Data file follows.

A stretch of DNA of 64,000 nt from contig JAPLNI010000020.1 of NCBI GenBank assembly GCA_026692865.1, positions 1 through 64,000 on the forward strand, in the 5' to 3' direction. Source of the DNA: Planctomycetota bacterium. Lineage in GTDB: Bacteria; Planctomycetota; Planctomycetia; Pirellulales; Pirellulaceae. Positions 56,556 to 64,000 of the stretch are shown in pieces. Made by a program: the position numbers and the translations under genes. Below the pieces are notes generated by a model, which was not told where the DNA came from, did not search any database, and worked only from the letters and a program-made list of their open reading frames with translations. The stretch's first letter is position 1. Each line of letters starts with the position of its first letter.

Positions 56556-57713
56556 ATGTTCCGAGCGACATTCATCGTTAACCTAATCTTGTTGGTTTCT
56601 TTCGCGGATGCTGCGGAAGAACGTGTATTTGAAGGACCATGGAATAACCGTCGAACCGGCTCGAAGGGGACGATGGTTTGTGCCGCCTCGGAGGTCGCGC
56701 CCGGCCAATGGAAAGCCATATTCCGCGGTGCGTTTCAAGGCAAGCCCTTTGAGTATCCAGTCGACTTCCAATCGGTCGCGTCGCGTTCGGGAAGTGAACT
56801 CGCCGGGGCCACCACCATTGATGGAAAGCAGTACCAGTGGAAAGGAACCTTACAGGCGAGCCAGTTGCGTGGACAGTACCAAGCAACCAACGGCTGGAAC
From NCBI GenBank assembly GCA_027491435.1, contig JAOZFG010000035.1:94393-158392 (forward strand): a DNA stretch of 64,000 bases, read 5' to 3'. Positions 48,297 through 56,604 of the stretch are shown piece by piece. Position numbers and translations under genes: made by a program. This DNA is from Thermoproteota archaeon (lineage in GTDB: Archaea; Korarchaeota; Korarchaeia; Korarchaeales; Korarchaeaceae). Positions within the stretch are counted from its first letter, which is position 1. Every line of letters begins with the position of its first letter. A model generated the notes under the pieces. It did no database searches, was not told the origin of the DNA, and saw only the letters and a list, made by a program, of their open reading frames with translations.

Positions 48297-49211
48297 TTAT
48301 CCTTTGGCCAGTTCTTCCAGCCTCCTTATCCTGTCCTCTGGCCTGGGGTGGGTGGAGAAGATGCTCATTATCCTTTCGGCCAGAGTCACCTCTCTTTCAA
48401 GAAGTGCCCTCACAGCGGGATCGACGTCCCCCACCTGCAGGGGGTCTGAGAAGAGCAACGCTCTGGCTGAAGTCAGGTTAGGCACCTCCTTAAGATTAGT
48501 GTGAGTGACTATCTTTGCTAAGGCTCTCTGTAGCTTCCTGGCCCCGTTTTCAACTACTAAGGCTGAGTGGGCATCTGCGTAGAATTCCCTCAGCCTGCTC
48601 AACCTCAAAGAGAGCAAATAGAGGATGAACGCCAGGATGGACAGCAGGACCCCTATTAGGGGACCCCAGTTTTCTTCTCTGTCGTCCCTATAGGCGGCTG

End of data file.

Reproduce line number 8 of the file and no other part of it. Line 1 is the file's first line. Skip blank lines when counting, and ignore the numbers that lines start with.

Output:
Positions 48297-49211